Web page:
So how much does the executive director of “Poodles in Peril” or “Save Cripple Creek from the Developers” earn each year? How much should he or she make? While these are imaginary organizations, groups with similar names asking for donations seem to be everywhere – in the daily mail, highway billboards, television, and print media. The appeals are numerous, and the accompanying pictures and prose are dramatic and engaging, but how do these types of organizations (categorized as "environment/animal" in the National Taxonomy of Exempt Entities, the classification system used in the nonprofit sector) fit into the nonprofit sector? How much do their executives make compared to similar-sized nonprofits providing other types of services?
While there are close to 1.6 million nonprofit organizations registered with the Internal Revenue Service in the United States, only about 40% of them have revenues reaching the level of $50,000 that requires the filing of an annual Form 990 (with the exception of private foundations, which must file a Form 990-PF regardless of revenue or asset size). Public charities (tax-exempt organizations to which donors can make tax-deductible donations) are a subset of the more than 30 types of tax-exempt organizations and comprise about 80% of the total.
The number of reporting public charities – meeting the revenue requirement for filing a Form 990 – is about 300,000 each year. About 35% are involved in human services, while the second largest category is education organizations (almost 18%), followed by health organizations (12%).
Trailing in both numbers and size are environmental/animal public charities. There are about 15,000 of them nationwide, but annual revenues total about $15 billion, less than 1% of the total revenues in the nonprofit sector. While the number of groups has increased over 50% over the past ten years, they still represent less than 5% of the total of public charities and hold less than 1% of the assets in the sector. See more on the composition of the sector in the annual report prepared by the National Center for Charitable Statistics at the Urban Institute.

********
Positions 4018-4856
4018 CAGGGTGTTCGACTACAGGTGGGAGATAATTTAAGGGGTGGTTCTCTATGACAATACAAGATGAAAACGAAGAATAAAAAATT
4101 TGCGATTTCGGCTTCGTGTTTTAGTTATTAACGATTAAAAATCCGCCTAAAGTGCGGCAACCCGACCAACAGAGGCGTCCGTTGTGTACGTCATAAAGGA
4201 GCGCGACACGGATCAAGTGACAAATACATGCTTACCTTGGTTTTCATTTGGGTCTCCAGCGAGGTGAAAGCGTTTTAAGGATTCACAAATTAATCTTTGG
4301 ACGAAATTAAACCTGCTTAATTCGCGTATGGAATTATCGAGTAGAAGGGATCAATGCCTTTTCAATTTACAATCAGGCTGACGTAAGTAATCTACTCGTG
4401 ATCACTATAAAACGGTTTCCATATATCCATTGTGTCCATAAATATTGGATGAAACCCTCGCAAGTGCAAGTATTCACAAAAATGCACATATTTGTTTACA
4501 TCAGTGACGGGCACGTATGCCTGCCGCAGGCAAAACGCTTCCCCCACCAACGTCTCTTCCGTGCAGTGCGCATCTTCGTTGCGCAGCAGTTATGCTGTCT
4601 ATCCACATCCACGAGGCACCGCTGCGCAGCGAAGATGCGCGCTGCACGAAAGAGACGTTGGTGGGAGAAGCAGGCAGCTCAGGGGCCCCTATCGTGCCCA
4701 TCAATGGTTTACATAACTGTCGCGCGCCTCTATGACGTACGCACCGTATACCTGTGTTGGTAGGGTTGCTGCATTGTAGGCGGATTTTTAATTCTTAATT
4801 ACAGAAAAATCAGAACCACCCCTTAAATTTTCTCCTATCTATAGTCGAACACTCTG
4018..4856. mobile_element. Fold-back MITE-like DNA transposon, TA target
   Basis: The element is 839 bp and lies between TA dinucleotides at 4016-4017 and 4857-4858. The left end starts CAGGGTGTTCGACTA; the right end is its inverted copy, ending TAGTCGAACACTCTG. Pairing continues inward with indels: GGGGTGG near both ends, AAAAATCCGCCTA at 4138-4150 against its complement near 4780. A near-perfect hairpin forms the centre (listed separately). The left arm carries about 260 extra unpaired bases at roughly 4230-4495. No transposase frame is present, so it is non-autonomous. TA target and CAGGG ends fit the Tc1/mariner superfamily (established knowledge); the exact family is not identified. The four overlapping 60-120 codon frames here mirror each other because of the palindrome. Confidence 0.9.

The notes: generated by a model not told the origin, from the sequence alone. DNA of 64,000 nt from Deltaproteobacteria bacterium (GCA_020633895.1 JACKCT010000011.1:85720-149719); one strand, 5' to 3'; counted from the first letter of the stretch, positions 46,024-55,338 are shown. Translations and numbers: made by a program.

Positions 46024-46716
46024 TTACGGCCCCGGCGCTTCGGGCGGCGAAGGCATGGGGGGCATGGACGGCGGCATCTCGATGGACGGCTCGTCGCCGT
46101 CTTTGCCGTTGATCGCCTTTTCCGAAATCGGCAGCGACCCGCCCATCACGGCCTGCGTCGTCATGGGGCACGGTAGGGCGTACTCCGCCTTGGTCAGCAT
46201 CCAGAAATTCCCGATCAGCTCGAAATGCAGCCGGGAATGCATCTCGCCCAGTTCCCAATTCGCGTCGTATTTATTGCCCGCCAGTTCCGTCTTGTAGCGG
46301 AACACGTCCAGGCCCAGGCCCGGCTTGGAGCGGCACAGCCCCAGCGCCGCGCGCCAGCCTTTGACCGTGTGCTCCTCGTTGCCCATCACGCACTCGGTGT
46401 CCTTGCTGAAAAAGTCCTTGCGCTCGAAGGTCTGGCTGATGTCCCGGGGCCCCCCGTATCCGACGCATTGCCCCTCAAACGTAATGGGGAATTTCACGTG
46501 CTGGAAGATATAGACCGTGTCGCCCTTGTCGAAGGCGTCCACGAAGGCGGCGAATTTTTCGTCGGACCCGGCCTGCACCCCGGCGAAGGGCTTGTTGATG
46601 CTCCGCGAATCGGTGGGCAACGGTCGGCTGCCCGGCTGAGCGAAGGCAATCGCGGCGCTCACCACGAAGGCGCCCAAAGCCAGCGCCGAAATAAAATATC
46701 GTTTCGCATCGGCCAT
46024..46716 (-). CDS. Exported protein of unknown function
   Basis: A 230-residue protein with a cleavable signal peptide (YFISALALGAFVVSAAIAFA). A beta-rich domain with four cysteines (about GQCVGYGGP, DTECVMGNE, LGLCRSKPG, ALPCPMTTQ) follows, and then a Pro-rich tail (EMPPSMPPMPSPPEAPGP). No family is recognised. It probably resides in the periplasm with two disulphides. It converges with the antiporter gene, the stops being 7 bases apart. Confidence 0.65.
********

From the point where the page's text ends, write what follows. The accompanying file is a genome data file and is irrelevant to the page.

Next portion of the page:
When compared to other types of nonprofits, environmental/animal groups tend to pay their executive directors (EDs) on the low side, according to the analysis of Form 990 compensation data from ERI’s Nonprofit Comparables Assessor. The table below shows the relevant comparisons.
Along with size and type of services provided, another factor that impacts salary levels for EDs is geographic location. First, annual salaries for EDs of similar-sized environmental/animal organizations are compared for different locations where many might be expected to be located. Overall, the ED salaries of organizations in these large states and in Washington, DC (perhaps attempting to influence national policy and legislation) are higher than the average salaries throughout the US.
The table below shows salaries in some other geographic locations – and it is significant but variable.
The bottom line – the IRS regulations require that public charities look at compensation data from similar organizations (typically defined as similar in type of service provided, size, geographic location) in the process of setting executive salary levels. These factors all have significant impacts on what nonprofit executives are paid, as demonstrated above for environmental/animal organizations.